The simple answer is that yes, you can challenge the contents of a will if you believe it is invalid. The explanatory answer is that a will can be challenged for one or more of the following reasons:
- Lack of proper formalities
- Lack of capacity
- Lack of knowledge and approval
- Fraud or undue influence
Challenging a will can be complex. Learn about the different reasons for challenging a will from our expert probate team:
Lack of proper formalities
To be valid, a will must comply with the legal requirements under the Wills Act 1837. A will must be written and signed correctly: it should be signed by the person making it and the signature must be acknowledged in the presence of two or more witnesses at the same time, who can’t be beneficiaries or married to a beneficiary of the will.
Each witness must attest and sign the will, or acknowledge the signature, in the presence of the testator. It must also be clear that the testator intended that their signature give effect to the will.
If there is evidence that the will wasn’t made properly then the will can be challenged. Homemade wills can often be incorrectly witnessed and can easily be challenged, so please make sure to obtain legal advice if you are creating your own will.
Lack of capacity
Another reason for a will to be valid is that the testator must be of a ‘sound mind’. So, the person making the will must:
- Understand that they are making a will.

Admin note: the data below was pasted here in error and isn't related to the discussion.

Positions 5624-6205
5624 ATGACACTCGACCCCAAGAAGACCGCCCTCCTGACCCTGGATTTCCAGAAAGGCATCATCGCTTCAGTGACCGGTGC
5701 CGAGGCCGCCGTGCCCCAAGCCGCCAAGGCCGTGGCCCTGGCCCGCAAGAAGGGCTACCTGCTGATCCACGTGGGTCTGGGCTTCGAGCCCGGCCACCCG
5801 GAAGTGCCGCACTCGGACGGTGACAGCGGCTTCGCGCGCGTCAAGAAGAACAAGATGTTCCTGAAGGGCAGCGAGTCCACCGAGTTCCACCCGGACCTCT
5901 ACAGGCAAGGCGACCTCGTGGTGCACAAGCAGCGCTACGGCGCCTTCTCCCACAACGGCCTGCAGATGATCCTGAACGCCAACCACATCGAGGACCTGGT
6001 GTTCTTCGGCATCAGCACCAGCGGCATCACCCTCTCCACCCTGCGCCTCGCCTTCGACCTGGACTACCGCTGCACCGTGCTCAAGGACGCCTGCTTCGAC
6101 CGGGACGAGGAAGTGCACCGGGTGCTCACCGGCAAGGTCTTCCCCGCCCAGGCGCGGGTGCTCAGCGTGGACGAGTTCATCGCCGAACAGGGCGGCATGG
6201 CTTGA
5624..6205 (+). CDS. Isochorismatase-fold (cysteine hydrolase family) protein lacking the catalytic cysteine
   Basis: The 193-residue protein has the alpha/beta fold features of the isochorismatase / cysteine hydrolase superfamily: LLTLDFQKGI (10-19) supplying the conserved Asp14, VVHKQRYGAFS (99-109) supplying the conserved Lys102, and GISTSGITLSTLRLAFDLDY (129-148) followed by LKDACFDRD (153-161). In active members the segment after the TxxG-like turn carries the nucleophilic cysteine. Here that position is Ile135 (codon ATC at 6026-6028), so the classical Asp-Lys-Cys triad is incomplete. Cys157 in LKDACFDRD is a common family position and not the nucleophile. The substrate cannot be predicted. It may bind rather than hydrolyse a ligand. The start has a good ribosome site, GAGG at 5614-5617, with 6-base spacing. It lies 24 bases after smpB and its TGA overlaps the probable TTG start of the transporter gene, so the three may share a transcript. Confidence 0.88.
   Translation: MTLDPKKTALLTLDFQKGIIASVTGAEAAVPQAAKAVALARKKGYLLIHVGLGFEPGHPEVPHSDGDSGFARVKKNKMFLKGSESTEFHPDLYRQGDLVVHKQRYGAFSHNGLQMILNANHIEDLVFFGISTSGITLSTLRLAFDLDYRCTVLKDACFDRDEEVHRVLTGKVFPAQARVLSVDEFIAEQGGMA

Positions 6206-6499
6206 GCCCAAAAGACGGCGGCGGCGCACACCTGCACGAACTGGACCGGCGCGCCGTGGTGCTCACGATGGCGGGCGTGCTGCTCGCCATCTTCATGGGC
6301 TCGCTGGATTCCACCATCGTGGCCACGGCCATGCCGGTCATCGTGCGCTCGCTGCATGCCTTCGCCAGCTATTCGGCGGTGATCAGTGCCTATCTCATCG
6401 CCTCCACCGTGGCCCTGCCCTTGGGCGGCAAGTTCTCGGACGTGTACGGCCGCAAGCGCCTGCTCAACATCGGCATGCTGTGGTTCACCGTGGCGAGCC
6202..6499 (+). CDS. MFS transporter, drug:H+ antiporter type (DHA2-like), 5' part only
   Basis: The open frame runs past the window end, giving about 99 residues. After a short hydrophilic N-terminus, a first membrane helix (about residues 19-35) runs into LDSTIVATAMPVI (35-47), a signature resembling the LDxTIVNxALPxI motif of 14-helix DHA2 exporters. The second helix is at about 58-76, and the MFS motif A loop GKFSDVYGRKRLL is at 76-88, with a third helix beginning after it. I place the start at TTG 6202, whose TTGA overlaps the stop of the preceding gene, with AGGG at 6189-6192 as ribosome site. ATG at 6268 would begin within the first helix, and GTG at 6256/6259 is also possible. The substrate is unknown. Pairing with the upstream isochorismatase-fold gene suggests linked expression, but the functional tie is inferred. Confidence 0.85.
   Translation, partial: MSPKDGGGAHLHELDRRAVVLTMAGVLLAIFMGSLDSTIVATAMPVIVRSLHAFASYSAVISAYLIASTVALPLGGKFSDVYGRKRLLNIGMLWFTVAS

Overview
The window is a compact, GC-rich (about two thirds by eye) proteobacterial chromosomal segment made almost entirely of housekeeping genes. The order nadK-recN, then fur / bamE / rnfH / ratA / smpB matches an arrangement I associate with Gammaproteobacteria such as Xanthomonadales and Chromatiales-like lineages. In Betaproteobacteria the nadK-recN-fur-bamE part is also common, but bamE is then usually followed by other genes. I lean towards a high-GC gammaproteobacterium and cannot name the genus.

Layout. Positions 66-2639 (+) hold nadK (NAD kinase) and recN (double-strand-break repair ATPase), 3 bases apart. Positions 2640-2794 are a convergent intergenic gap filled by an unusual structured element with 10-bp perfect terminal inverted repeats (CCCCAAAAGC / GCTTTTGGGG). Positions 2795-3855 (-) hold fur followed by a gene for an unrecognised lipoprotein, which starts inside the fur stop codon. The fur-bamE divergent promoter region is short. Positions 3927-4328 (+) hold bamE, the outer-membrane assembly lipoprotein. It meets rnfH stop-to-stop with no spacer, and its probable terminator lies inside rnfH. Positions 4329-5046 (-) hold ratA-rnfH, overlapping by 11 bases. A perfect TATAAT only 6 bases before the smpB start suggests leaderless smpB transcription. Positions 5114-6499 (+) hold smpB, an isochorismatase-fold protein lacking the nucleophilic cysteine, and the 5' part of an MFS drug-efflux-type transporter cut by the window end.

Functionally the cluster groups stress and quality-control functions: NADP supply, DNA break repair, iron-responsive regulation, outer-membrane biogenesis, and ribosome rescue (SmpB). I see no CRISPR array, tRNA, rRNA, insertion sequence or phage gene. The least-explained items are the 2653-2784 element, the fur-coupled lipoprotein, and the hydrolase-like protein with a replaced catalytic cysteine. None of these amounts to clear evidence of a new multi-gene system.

- Understand the effect of that will.
- Know the extent, value, and nature of their estate.
- Understand the consequences of including and excluding certain people in their will.
- Lastly, the person shouldn’t be experiencing any neurologic disorder such as Alzheimer’s disease or dementia.
If you think any of the above apply to the testator, you could challenge the content of a will.
Lack of knowledge and approval
The person signing their will must know and approve the contents of their will. This can be challenged in cases where the testator is paralysed, blind, deaf, or illiterate and in cases where the execution of the will happened under questionable circumstances.
Fraud or undue influence
If a testator was manipulated, forced, or influenced in any way this can be a significant cause to contest a will. Unfortunately, the process of demonstrating fraudulent or forged wills can be a tough and long process when the evidence isn’t straightforward.
For help and advice on contesting a will, please fill out our online contact form and our team will be in touch.
At Scott Rees & Co we have the expertise to provide you with tailored advice on all aspects of wills and answer all your questions. We can also advise on related areas such as Powers of Attorney, Inheritance Tax and Probate disputes and more.